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Old 01-09-09, 04:38 PM   #2
groar
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Quote:
Originally Posted by Daox View Post
I fired up the computer without SpeedStep and took my readings. At idle it was using 210W. So, I enabled SpeedStep and watched the power consumption go down slowly. Unfortunately, this didn't bring it down nearly as far as I had hoped. It would at most dip down to 204W. I was quite disappointed in this as I've read reviews that MUCH more power has been saved with this technology. But, it differs from processor speed to processor speed as to how far the CPU will slow itself down.
I confirm that on an old PentiumIV : slowing down doesn't change the consumption. In fact I saw the consumption depends on the CPU load. Between 0 and 100% CPU load there was around 40W. When the CPU is faster, the load decreases sooner, but...

...but what the slower speed changed is the temperature. Between high and low speeds there was around 20C at the CPU level. This is important as in my living room this means a 2C difference in summer when you come back home => air conditioning saving. For this reason I configure all the linux laptops I manage with the "ondemand" CPU clock manager : the CPU speed is maximal only if the load is big enough.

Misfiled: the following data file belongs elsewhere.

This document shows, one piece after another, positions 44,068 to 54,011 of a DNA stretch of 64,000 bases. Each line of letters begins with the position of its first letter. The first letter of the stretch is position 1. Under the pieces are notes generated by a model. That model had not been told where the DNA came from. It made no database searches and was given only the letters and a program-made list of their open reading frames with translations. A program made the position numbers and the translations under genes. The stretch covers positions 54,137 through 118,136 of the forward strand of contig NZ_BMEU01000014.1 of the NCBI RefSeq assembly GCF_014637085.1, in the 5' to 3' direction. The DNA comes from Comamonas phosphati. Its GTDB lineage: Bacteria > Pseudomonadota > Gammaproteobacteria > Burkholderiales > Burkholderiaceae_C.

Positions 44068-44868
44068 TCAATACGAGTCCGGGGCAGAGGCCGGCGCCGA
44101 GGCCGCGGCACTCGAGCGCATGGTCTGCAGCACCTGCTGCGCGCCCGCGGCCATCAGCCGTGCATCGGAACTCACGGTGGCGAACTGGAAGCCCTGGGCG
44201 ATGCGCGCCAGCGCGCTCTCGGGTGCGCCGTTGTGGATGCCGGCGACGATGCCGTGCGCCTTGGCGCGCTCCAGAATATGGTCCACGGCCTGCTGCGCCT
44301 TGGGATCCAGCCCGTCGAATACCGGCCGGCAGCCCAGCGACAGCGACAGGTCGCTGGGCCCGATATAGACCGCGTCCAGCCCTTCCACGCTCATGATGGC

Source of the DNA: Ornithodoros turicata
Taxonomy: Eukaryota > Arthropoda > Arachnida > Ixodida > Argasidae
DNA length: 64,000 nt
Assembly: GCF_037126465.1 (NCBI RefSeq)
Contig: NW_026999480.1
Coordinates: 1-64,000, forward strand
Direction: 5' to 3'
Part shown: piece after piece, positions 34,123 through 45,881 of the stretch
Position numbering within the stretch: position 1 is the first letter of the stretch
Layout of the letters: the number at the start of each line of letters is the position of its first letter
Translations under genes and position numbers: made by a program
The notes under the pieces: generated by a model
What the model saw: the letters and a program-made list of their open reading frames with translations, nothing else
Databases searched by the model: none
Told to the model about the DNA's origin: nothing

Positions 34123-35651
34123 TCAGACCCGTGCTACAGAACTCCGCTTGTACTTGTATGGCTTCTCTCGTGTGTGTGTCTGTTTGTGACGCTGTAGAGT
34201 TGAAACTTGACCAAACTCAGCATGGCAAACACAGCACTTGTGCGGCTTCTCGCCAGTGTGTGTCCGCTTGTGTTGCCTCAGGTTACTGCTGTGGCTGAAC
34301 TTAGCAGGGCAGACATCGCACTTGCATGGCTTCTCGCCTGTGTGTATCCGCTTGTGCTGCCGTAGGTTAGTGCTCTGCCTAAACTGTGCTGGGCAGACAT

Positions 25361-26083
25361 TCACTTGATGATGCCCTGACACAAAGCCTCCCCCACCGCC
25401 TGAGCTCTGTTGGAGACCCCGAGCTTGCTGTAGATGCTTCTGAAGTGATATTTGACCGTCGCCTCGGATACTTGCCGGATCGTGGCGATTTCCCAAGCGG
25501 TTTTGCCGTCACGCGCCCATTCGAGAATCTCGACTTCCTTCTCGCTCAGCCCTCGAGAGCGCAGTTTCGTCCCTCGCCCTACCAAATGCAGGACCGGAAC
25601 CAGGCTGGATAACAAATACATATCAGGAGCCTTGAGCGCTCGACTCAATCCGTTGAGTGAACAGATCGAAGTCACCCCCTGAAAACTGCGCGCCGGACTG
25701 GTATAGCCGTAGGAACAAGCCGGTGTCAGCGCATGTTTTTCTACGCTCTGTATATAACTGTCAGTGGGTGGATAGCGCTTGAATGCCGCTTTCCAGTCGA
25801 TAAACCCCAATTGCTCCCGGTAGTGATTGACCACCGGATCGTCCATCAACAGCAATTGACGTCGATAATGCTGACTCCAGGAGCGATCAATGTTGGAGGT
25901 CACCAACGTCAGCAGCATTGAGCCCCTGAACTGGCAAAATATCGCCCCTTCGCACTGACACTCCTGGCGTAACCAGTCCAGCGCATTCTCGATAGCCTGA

Quote:
Next it was the monitor's turn. At 100% brightness which is way too bright, and the montior was drawing 44W. I dialed it down to 30% which looks way better and it dropped the consumption down to 32W. So, I got a 12W savings there.
On laptops this is the secret to make the battery to last longer. During meeting without electric plugs, I set the backlight at the minimum comfortable for my eyes in that room (often 50%) and set the screen to switch off after 2 minutes. Of course just blank the screen, don't launch a CPU hungry screen saver... Now by default I set the backlight at 50%, but increase it if my eyes are needing it.

The processors in notebooks have also a special mode (last laptop processors should have it). By default in C0 they consume at maximum. The lower is the number of interruptions (soft&hard) per second, the deeper the CPU go to sleep. Under Linux I can lower the total number of interruption at such a level the CPU stays in C3 95% of time, but this need the deactivation of some peripherals or functions such as wireless and 3D on some video cards. I also avoid some programs such as firefox with lots of tabs or acrobat reader.

With speedstep management, sleep mode and screen management the consumption of a notebook can be divided by 2.

Quote:
All in all I'll be saving 18 watts or roughly 6.5%. This savings over 8.5 hours a day for approximately 37 weeks a year nets me a grand total of 39.6 kWh saved a year. Not much, but if the well over 100 computers in this office all did it we could save around 3,960 kWh a year which doesn't sound as shabby.
I changed 2 laptops (run 24x7) by 2 notebooks at home and I saved 140W in continue (+ the consumption of the LCD screen I don't remember) ie 1200kWh/year.

You are lucky when professional computers are switched on only when their users are present... I never saw such a situation.
Lets imagine if modern OS were not loaded with unuseful CPU hungry programs and visual effects. Lets imagine if modern OS were configured to switch the screen off after a while and switch off the computer after a couple hours...

Denis.
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  • Short life (<300 years) : 31.7 g/yr (10.0 mg/kWh)
Based upon "official" French figures...
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